In bus transports like MSMQ, there is no central place from which multiple instances of an endpoint can receive messages concurrently. Each instance has its own queue so scaling out requires distributing messages between the queues.
The distributor is located between the senders and the receiving cluster. The role of the distributor is to forward incoming messages to a number of workers in order to balance the load. The workers are, in effect, invisible to the outside world because the outgoing messages contain the distributor's (not the worker's) address in the
Version 4 of MSMQ, made available with Vista and Server 2008, can perform remote transactional receive. This means that processes on other machines can transactionally pull work from a queue on a different machine. If the machine processing the message crashes, the message rolls back to the queue and other machines could then process it.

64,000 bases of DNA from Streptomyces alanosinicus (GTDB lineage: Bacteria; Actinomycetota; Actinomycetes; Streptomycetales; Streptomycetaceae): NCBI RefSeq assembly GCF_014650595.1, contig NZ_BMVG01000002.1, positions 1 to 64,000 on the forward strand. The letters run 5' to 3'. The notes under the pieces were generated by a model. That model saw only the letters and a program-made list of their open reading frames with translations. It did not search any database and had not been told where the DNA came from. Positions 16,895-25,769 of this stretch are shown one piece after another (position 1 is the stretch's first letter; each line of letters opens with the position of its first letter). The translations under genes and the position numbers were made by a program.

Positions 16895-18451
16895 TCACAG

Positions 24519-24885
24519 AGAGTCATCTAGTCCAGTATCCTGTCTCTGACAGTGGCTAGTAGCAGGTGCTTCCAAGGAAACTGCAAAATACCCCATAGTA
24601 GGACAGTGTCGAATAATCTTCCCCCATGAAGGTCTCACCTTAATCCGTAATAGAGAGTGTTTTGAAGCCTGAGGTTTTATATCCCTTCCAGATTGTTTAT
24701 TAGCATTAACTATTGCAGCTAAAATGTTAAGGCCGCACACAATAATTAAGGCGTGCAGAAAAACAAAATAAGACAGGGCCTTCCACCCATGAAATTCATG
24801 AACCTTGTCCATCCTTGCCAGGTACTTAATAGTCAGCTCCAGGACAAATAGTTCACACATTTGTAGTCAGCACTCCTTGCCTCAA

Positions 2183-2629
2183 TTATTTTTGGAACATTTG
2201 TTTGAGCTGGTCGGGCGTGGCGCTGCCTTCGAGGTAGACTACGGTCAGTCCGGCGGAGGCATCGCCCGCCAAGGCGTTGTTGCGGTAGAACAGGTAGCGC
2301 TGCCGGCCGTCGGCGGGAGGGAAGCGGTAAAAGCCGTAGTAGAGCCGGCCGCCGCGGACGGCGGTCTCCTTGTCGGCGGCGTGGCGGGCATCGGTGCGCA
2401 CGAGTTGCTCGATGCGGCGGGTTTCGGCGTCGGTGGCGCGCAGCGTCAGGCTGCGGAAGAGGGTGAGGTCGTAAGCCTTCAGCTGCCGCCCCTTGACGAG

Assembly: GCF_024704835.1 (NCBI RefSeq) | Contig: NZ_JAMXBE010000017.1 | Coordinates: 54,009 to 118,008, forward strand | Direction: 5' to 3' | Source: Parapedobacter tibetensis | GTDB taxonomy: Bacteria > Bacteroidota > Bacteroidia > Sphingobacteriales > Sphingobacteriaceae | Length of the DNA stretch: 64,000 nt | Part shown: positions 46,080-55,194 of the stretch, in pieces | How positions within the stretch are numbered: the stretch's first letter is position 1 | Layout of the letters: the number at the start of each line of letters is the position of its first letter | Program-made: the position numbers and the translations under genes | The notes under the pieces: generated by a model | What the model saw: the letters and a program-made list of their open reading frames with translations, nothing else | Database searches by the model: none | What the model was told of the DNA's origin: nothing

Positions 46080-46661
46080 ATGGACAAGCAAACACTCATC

One problem with 'remote transactional receive' is that it gets proportionally slower as more worker nodes are added. This is due to the overhead of managing more transactions, as well as the longer period of time that these transactions are open. In short, the scale-out benefits of MSMQ version 4 by itself are quite limited.